Unstable angina. A national cooperative study comparing medical and surgical therapy

C. R. Conti, M. Hodges, A. Hutter, L. Resnekov, R. Rosati, R. Russell, J. Schroeder, M. Wolk

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10 Scopus citations


Data presented in this communication are preliminary results of an ongoing study that is not yet concluded. At this point in the random trial, the incidence of myocardial infarction is greater with surgery than with medical therapy of patients with unstable angina. Secondly, there was no difference observed in the mortality rate in either group of patients followed for a period of time that averaged less than one year. Thirdly, a persistent anginal syndrome was observed more often in patients treated with medical therapy than with surgery. Thus, it would seem that successful surgery clearly decreases myocardial ischemia better than medical therapy if the relief of clinical angina pectoris is the measured end point. A logical correlation of these observations is that the indications for surgery in patients with unstable angina may be the same for patients with stable angina, that is, the relief of symptoms. Secondly, although the patients surviving surgical therapy clearly have less symptoms than patients surviving only medical therapy, there does not seem to be any evidence to suggest that it is necessary to operate upon patients on an emergency basis, since the early mortality and morbidity in the medically treated patients is quite low and since the authors were unable to demonstrate that myocardial infarction or death was prevented by surgery. Thus, a logical approach to the management of this problem might be as follows: First, admission to a coronary care unit; second, treatment with appropriate pharmacologic agents and bed rest; third, hemodynamic investigation to determine the presence or absence of coronary occlusive disease and the extent of the disease; fourth, continued pharmacologic therapy; fifth, urgent surgery in some instances, i.e., left main coronary artery disease or medical failure; and sixth, elective surgery at a time convenient to all concerned. The authors emphasize, however, that these guidelines should not be considered rigid since they are based on preliminary observations of the first 150 patients randomized in a trial that is still going on. Final conclusions must await results in more patients with a longer followup.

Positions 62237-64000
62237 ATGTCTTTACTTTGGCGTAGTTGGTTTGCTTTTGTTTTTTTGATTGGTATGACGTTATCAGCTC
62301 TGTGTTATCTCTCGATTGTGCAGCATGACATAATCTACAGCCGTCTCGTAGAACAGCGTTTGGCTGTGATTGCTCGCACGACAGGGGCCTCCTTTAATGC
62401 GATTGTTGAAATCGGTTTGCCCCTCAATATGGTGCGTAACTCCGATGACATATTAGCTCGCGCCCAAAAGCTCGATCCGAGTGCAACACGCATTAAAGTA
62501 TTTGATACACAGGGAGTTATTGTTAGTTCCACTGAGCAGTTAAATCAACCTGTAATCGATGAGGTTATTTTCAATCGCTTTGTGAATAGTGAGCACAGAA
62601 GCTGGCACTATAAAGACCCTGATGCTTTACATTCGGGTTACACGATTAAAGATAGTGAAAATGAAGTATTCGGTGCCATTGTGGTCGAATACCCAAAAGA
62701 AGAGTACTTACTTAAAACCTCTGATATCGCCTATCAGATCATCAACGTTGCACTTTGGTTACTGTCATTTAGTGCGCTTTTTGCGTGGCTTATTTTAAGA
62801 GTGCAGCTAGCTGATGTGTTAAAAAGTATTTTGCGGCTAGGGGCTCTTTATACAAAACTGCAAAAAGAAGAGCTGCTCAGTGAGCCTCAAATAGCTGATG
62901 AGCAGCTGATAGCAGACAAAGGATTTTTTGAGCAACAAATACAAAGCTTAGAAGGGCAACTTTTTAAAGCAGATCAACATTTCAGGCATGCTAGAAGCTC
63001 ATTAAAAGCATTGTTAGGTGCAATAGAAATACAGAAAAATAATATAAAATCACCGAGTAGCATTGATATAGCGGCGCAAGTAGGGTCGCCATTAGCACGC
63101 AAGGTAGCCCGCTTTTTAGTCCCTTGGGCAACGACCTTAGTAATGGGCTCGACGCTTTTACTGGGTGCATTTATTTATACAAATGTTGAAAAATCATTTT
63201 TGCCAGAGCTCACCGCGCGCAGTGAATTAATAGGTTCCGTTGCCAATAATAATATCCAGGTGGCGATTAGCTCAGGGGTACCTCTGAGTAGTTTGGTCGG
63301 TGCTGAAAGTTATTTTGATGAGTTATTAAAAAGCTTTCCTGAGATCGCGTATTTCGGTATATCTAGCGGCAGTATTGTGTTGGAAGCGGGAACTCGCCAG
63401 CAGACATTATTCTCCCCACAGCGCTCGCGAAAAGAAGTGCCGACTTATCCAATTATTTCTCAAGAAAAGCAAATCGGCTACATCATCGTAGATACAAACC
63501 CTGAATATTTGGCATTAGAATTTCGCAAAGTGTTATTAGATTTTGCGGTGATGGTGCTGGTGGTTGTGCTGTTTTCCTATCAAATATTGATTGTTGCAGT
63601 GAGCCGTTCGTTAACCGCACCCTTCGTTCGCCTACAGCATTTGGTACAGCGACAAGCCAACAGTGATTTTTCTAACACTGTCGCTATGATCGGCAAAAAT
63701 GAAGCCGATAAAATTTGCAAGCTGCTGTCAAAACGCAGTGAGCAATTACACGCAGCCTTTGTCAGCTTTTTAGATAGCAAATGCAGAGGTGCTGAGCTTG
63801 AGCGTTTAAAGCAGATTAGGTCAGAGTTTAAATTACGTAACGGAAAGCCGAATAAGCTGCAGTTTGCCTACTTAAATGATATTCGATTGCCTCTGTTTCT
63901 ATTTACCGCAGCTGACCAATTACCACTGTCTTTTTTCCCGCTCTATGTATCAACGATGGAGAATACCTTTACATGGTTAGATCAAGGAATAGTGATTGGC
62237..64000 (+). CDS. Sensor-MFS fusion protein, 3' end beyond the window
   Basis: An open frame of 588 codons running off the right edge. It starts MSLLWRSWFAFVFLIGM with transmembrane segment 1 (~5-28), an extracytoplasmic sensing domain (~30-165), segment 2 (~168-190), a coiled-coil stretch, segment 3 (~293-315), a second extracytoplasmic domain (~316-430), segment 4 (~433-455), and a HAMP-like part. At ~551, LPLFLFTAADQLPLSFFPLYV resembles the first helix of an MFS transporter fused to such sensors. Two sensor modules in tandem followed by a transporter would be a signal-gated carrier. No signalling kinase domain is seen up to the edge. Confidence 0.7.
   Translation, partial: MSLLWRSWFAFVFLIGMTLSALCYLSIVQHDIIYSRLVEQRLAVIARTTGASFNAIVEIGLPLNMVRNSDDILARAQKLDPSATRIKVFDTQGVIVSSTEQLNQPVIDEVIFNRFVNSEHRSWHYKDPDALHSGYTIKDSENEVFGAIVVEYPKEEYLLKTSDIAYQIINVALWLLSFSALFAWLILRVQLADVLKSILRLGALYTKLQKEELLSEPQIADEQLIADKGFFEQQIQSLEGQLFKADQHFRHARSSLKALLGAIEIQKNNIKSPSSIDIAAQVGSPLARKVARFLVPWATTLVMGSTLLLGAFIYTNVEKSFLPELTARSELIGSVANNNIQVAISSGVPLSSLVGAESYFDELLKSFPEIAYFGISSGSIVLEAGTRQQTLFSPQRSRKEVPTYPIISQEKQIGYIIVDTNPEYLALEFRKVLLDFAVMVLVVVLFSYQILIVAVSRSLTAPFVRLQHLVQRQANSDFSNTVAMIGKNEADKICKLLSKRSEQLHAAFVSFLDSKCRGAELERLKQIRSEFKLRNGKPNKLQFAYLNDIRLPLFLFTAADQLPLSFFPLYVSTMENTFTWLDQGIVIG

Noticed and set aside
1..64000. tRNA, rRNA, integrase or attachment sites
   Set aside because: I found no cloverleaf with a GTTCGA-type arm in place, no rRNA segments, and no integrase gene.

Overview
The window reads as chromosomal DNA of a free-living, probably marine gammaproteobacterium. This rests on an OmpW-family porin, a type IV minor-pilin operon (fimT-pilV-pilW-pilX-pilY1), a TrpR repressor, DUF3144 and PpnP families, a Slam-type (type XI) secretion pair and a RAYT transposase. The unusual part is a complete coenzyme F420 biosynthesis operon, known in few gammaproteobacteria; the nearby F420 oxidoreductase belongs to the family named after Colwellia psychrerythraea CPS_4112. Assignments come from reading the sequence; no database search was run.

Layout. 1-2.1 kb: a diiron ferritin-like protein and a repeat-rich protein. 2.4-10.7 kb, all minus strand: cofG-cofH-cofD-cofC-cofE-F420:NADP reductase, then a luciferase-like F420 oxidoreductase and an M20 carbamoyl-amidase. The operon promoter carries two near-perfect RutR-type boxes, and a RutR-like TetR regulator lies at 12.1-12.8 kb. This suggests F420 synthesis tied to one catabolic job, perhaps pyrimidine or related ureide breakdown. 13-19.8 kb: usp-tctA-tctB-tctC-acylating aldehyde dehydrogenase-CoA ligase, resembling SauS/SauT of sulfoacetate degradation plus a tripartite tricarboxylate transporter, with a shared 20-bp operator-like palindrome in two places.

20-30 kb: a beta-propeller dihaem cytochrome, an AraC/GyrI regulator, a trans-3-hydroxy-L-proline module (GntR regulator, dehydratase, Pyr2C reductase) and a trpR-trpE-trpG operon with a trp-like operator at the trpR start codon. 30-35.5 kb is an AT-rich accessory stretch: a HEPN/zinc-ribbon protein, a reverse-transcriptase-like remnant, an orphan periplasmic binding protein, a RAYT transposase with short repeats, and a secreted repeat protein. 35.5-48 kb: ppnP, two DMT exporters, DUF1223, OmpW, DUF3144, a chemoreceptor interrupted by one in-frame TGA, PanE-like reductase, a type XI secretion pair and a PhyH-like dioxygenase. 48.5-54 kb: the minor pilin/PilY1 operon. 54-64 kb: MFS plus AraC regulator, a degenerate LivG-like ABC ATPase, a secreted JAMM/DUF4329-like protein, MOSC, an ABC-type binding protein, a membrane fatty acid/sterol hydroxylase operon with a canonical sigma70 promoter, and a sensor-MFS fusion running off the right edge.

Original languageEnglish (US)
Pages (from-to)167-178
Number of pages12
JournalCardiovascular Clinics
Issue number2
StatePublished - Dec 1 1977


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